The loss of Kathleen led to a profound change to James’ life. There is a little known painting of his that had been assumed destroyed or lost for decades. It is now in Tissot’s collection of photographs and paintings in his studio in the rural Bouillon region of southern France. It’s called The Apparition. After her death he visited several spiritualists, but the dark painting shows the well-known spiritualist and medium, William Eglinton, accompanied by a woman. Both are shrouded in white and holding orbs of light. It is supposedly based on a vision Tissot had in a séance with Eglinton.

Shortly after Kathleen’s death Tissot returned to France, but he was not the same man who left a few years earlier. When all of France was buzzing with Impressionism, James changed to watercolours and he began painting biblical pictures. Some have argued that he took advantage of a growing movement of Catholic revival, but his conviction to his new theme was strong enough for him to visit the lands of the Bible. Between the years of 1886 and 1896 he travelled to the Middle East three times to make sketches of the people and towns. His watercolours, always well researched, moved towards realism and accuracy of detail. He produced a series of 365 gouache watercolours which he exhibited in France in 1894/5, London 1896 and New York in 1898/9. In 1900 the Brooklyn Museum bought the collection and published them in two versions; one in French and the other in English. After the first exhibition in France in 1895 Tissot was awarded the Légion d'honneur, France's most prestigious medal. James carried on painting subjects from the Old Testament and exhibited 80 of them in Paris in 1901.

 

Tissot's illustrations for sale on the internet, second hand at £3,760. Published by M. de Brunoff & Cie, Paris, 1904

One of the gouache paintings that he painted was the Last Supper. If you remember the Agape Feast drawings in the catacombs of Rome, the people at the table were laying down on beds. This is what Tissot saw for himself on his visits and accurately drew in his pictures. The table is sparse, but the symbolic Holy Grail is placed in front of Jesus. He painted another picture whose theme is less familiar, but will show up again later on. It shows the disciples standing in a circle with Jesus on the right apparently blessing them. Both paintings convey an air of sadness and knowledge of the horrors to come.  

That could be the end of the story, but there’s more.

Tissot’s depictions of the Holy Land had a historical value, and when film director William Wyler began a remake of the 1925 silent film Ben Hur in 1959 he began looking around for authentic biblical scenes. His researchers showed him Tissot’s drawings and he used many of them for his scenes, especially What our Lord Saw from the Cross.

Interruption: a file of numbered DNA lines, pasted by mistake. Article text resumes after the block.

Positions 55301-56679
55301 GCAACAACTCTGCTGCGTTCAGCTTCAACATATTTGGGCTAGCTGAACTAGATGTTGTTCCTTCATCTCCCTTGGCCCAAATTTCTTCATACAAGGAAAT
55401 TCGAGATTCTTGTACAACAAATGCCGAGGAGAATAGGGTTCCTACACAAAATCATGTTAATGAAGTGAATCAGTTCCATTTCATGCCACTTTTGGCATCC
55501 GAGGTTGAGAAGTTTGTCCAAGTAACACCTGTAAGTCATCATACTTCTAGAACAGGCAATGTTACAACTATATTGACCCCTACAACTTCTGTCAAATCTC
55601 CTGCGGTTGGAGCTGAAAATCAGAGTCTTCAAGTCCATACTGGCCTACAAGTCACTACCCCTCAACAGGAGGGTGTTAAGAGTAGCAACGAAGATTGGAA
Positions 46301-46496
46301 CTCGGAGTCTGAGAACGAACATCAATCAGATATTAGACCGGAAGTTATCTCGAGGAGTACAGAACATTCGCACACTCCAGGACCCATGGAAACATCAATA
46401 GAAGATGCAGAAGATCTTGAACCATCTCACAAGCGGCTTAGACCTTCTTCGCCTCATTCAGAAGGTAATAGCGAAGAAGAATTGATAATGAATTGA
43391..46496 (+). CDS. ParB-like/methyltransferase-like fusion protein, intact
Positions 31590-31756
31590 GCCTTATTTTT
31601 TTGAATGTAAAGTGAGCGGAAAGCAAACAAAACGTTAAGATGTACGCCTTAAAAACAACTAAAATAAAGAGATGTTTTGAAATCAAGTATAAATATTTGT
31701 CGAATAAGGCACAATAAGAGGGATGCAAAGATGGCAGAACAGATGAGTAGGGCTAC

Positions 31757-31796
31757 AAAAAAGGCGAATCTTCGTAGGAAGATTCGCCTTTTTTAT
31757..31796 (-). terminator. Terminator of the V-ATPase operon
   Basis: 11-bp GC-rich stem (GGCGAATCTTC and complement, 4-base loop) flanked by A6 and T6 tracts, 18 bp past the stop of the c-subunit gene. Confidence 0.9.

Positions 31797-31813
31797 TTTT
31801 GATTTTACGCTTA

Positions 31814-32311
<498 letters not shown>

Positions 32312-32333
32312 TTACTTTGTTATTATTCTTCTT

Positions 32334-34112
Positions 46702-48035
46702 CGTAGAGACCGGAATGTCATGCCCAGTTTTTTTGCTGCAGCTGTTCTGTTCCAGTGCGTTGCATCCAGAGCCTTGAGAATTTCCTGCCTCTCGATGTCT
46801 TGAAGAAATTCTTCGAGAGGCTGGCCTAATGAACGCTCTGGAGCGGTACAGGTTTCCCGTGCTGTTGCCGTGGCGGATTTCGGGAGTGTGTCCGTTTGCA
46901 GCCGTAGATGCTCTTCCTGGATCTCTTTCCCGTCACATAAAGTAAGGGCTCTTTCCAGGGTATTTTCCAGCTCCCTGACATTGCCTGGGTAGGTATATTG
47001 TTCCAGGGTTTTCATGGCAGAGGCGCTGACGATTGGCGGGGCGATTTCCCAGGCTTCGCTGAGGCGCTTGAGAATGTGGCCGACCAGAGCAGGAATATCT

When George Lucas was writing The Raiders of the Lost Ark in the 1970’s he had to ask what the Ark of the Covenant actually looked like. He was shown Tissot’s Moses and Joshua in the Tabernacle and The Ark Passes over the Jorden and when the time came for making props he ordered copies of Tissot’s ark to be made for filming.

Just to add a topical note. The Church of Our Lady Mary of Zion in northern Ethiopia is the reputed resting place of the real Ark of the Covenant.  According to the Ethiopian Orthodox Christians, it was taken there by the Queen of Sheba’s son Menelik and King Solomon of Israel after Jerusalem was sacked in 596/587 and Solomon’s temple destroyed. It has been guarded by monks who are forbidden to leave the church grounds until death. The war that is going on there is putting the ark in danger. Eritrean troops have been looting churches in the area and reports of mass shootings of civilians and photographs of damage to the church are emerging. I write theses blogs sometimes weeks in advance, so by the time you read this there may be more news.

 

 

 

 



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6 Comments


Doncolin said:
13 February 2021 @ 19:09

Marinero: Thank-you. This is wonderful stuff. But the Spanish connection . . .???


animate said:
13 February 2021 @ 19:44

I know, Doncolin. I knew this question would arise. I am leading back to Spain with a bump, but you have to allow that Spain is a very religious country, and a little look inside their religion and culture might not be a bad thing. Besides, some of the blogs are interesting stories in their own right. I have just one more diversion, and then we will be on Spanish soil again.


Al Duff said:
20 February 2021 @ 09:45

Very well-written and interesting article. An unexpected treat.


animate said:
20 February 2021 @ 09:50

Thank you Al. Your support is much appreciated. We are back to history soon, but I hope to lighten it up a bit with the odd bit more art or something more topical.


Patricia said:
20 February 2021 @ 15:12

Very interesting and well written article. Did not know any of that at all so well worth reading. Thanks for that.


animate said:
20 February 2021 @ 17:43

Thank you, Patricia. Your support is very welcome.